Spoiler Alert, please move forward with that knowledge in mind. This is my Millennium Actress review, which I wrote immediately after watching this incredible film.
If someone were to tell me of Millenium Actress and that it includes drama, history, folktales, interplanetary travel, Sci-Fi, documentary, and a lot more things in a 1.5 hour film, I’d think it’s a joke. Even if it’s serious, then it must be a total mash of nonsense. But hearing it was directed by none other than the legendary filmmaker Satoshi Kon himself, I just had to see this madness for myself. This Millennium Actress review will dive into this madness to hopefully understand Satoshi Kon a tiny bit more.
Millennium Actress is a beautiful film which pushes the boundaries of what is possible for storytelling through animation. A mixture of something that feels so grounded and real with the fantastic world of 2D animation. Where the cuts and transitions seamlessness is so good, you’re left thinking if the entire film was just one take.
Being a film student myself, I can’t help but be amazed at the thought process he puts on each cut. How each scene connects to the next and how each shot pushes the story forward. Done in ways which are simply impossible with real life cinema. Calling Satoshi Kon as simply a genius would be the greatest understatement and an insult to cinema, period.
Introduction to Millennium Actress review
Anyway, enough with the praises of Satoshi Kon’s work… for now. Let’s dive back into what makes Millennium Actress such a work of art. Even today, still astounds people with all our high-tech special effects and designs. The story begins with Tachibana Genya and his videographer hiking up a mountain to meet the legendary actress Chiyoko Fujiwara. They did so to do a highly sought after interview with her. She doesn’t appear in any interviews, so this was a very special occasion. Genya wanted to make the most out of it. Apparently, Genya got to do the interview with the promise of a certain key. This key is the most important thing to Chiyoko which was the reason for the triumphs and failures of her life.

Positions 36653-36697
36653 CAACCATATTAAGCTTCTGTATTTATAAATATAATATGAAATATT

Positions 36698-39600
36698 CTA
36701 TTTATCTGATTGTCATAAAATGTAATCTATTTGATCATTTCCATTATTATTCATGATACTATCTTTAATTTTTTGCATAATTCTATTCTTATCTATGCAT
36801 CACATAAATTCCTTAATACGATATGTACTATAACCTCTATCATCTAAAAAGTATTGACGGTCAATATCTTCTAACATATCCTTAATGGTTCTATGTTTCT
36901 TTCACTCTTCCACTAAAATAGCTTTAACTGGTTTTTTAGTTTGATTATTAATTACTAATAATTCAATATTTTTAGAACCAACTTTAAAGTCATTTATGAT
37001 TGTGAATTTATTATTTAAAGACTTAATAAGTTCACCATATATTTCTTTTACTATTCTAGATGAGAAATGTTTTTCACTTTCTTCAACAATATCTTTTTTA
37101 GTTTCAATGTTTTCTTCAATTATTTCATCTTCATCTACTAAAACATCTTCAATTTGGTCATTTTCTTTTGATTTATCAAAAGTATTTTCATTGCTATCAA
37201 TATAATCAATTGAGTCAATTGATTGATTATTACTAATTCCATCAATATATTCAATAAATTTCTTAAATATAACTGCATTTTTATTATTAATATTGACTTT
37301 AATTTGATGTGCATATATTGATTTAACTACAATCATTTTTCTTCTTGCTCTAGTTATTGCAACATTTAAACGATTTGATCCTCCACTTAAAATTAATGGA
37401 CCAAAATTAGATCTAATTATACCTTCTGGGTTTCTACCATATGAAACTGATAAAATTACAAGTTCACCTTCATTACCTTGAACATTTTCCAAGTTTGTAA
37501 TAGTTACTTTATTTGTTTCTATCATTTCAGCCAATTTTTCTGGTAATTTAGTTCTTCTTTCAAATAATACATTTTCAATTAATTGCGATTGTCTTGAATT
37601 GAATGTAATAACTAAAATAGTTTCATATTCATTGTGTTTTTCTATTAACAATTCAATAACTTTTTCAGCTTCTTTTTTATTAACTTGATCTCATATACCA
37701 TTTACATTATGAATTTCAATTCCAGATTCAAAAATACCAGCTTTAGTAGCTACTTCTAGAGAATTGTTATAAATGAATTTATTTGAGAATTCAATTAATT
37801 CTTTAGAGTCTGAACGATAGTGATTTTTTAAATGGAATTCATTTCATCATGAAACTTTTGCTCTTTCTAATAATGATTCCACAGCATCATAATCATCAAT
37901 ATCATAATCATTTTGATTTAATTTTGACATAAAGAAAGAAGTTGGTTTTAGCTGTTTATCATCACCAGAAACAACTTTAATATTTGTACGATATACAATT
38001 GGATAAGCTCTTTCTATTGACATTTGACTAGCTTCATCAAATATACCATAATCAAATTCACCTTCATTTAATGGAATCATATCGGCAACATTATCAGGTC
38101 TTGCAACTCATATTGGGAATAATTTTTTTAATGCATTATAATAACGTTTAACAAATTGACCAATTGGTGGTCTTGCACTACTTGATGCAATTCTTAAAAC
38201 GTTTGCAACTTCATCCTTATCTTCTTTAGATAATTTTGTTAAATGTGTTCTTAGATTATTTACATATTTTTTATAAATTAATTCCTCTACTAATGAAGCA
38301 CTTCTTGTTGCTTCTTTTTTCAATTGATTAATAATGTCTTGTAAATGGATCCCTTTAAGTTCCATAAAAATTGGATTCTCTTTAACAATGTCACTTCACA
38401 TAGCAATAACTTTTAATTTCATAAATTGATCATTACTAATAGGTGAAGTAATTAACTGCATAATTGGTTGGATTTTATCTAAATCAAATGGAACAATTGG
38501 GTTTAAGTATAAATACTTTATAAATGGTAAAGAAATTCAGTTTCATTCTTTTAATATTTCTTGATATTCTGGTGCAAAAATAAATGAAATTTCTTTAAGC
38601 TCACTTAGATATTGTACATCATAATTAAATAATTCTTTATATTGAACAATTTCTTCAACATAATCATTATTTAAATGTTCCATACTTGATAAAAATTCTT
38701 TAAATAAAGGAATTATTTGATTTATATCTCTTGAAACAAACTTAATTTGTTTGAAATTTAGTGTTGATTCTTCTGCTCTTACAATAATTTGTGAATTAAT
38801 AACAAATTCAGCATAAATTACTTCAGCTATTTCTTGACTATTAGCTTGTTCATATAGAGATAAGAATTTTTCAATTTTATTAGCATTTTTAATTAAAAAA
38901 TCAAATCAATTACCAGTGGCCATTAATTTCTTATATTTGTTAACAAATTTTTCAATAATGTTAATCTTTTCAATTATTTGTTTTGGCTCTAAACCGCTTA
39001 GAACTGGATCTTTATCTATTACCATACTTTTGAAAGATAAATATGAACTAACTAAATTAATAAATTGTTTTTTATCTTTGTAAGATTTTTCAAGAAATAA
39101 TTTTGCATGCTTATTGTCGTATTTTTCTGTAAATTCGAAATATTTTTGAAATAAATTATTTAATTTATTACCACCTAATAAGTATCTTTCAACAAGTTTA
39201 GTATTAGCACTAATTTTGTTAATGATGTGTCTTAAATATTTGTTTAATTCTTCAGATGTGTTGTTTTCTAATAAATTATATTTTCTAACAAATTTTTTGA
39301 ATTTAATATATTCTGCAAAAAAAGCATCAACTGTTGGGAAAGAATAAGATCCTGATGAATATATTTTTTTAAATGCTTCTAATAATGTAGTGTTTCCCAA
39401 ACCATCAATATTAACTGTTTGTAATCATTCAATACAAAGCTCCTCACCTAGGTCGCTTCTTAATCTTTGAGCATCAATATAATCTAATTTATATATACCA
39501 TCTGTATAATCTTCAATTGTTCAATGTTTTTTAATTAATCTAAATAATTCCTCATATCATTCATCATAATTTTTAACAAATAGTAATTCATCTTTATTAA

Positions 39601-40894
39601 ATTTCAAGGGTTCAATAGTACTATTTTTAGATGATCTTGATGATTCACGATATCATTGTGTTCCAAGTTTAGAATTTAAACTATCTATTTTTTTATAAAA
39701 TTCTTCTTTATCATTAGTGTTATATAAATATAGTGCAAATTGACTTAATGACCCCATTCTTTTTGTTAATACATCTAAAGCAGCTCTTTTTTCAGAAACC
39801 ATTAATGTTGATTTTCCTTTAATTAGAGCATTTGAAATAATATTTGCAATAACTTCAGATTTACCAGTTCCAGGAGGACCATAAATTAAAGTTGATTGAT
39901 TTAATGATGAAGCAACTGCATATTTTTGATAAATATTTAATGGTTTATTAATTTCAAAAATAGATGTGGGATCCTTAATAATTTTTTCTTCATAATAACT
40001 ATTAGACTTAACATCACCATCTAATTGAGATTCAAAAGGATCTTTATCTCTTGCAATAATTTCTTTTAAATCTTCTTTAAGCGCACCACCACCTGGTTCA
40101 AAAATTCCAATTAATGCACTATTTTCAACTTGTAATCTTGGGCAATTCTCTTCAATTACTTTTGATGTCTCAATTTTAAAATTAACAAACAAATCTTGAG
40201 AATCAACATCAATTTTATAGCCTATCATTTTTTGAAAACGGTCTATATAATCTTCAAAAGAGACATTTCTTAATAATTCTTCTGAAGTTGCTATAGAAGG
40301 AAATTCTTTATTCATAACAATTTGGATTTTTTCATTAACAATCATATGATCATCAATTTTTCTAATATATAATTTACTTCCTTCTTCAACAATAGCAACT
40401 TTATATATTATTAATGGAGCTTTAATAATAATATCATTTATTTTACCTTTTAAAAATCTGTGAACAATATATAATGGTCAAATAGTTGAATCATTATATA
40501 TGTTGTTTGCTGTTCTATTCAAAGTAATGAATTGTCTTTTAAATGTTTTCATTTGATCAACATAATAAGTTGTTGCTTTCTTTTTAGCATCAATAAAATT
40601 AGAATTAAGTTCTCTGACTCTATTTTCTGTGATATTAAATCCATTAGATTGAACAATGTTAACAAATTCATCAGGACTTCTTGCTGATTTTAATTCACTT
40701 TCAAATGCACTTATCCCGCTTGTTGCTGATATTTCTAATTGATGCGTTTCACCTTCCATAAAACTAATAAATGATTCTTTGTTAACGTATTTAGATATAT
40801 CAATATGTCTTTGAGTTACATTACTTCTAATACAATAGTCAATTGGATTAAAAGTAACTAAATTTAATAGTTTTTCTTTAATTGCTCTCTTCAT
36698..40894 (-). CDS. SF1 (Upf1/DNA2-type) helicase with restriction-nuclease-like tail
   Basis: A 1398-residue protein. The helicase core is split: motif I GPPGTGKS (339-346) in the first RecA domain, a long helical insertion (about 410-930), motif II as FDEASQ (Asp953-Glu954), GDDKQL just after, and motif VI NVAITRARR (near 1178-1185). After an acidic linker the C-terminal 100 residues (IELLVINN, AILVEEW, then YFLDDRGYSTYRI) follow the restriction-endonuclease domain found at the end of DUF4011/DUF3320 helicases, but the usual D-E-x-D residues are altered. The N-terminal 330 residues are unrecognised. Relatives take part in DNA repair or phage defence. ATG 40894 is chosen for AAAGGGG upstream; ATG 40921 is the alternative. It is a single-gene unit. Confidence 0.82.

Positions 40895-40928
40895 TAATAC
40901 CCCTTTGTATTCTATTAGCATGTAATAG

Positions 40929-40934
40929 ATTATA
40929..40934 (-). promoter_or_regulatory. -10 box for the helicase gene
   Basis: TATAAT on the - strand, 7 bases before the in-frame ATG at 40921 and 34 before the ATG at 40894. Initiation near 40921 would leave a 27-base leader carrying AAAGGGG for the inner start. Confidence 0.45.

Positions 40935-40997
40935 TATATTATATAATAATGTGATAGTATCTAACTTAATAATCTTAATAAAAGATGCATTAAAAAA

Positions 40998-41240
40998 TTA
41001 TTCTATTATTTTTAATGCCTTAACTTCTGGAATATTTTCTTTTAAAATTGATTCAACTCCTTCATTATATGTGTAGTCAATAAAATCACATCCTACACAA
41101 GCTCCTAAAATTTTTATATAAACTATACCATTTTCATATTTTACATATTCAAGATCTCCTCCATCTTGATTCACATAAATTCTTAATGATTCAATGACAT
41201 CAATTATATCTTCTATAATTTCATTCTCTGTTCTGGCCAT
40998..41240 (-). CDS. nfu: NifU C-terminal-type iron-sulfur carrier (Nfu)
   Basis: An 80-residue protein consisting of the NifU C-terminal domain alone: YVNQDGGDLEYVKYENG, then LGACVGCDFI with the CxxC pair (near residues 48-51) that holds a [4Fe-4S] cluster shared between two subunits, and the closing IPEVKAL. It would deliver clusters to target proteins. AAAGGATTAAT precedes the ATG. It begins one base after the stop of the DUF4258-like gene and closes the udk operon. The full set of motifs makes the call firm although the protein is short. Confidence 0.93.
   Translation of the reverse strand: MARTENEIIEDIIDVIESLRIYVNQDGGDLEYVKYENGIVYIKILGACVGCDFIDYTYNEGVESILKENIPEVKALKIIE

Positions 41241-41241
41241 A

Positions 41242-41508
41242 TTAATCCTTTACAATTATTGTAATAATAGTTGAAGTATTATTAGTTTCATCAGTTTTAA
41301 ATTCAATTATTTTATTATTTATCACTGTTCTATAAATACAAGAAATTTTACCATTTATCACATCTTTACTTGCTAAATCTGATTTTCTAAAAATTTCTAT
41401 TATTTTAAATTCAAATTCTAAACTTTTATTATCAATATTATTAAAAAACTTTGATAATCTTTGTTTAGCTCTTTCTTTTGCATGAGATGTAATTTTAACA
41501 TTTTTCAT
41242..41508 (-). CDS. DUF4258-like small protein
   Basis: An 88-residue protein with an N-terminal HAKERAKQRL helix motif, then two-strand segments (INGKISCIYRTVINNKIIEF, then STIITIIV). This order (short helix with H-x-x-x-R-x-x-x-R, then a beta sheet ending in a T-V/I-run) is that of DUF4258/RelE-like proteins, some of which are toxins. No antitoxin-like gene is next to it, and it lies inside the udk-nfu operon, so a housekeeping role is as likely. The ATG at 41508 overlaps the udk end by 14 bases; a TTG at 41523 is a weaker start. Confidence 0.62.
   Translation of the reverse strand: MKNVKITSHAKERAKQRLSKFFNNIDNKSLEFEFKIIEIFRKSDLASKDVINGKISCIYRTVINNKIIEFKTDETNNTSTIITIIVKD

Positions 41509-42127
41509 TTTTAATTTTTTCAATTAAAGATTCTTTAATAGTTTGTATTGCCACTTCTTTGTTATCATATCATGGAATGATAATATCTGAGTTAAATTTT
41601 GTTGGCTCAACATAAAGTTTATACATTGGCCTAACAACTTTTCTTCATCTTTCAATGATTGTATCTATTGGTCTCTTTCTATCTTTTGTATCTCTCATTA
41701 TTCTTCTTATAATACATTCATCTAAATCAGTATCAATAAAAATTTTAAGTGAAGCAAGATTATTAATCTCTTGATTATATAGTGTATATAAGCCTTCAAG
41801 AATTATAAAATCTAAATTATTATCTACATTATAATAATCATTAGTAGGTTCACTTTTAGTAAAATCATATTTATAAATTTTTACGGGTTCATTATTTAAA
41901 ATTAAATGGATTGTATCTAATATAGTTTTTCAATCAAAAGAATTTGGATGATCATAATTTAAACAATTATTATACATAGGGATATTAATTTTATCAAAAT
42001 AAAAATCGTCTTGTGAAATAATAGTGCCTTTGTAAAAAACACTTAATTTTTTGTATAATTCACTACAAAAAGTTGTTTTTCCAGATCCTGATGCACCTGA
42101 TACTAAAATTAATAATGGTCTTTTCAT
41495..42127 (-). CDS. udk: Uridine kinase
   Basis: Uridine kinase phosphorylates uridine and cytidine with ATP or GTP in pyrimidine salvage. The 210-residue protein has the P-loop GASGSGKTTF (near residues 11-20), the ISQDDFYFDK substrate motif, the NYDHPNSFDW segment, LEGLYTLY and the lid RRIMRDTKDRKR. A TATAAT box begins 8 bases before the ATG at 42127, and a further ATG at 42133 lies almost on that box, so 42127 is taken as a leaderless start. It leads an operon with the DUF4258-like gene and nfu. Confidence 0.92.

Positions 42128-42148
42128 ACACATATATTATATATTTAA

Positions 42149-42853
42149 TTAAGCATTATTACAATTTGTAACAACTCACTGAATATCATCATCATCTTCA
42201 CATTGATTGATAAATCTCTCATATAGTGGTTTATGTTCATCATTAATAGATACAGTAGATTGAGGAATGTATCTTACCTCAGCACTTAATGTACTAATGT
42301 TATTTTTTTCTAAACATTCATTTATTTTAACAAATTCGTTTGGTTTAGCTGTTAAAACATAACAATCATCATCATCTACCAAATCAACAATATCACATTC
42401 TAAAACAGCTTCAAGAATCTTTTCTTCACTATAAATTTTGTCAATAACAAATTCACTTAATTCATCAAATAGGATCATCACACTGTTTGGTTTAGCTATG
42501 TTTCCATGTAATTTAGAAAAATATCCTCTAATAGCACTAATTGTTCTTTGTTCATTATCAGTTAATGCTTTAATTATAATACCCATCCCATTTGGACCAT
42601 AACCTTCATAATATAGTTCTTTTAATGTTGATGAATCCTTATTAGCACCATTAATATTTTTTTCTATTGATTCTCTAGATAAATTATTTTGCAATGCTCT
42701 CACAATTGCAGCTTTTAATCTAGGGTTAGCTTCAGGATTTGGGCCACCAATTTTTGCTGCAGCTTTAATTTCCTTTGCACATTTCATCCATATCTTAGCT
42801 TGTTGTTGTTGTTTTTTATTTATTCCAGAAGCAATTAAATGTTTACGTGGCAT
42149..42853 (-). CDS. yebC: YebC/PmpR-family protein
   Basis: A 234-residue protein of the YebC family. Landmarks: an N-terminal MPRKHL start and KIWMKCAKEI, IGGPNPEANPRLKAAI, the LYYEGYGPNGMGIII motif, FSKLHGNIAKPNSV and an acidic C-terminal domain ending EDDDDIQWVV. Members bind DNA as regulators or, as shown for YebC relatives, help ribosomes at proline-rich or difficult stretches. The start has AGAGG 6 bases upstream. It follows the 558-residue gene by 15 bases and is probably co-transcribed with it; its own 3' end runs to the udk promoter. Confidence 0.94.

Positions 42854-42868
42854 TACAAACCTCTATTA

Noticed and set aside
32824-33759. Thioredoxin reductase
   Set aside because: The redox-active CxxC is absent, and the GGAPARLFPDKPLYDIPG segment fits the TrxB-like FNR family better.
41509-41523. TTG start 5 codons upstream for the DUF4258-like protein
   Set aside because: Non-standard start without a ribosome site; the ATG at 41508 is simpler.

As a student of film, I’m always reminded that the art of filmmaking is simply an imitation of reality. Even the biggest films with the biggest strongest villains will always have a human element which will ground the film to reality. Just like how they humanized Thanos with the sacrifice of Gamora on Vormir, they will always have something to make us love the film.
In Millennium Actress, Satoshi Kon gave a nod to Japan’s cinema history. He did so by brilliantly showing the main-character in her different roles. All while narrating her own story about her past. It is also a way to better emphasize that no matter what film, what genre, which era it is from, and many other things, it still ties us down to reality where the motivation remains human. The motivation here being Chiyoko’s love for this rebel and the extent she’d go to find this lover of his.
Chiyoko and the Curse
The film shows how the films Chiyoko acted in are intertwined with her actual life as she stated that the only reason she went for being an actress is to find that man she wanted. The curse of the thousand year tea which burns her with eternal love feels almost true to her actual life as well, considering no matter what she does, she just can’t reach that one person her entire existence is based upon.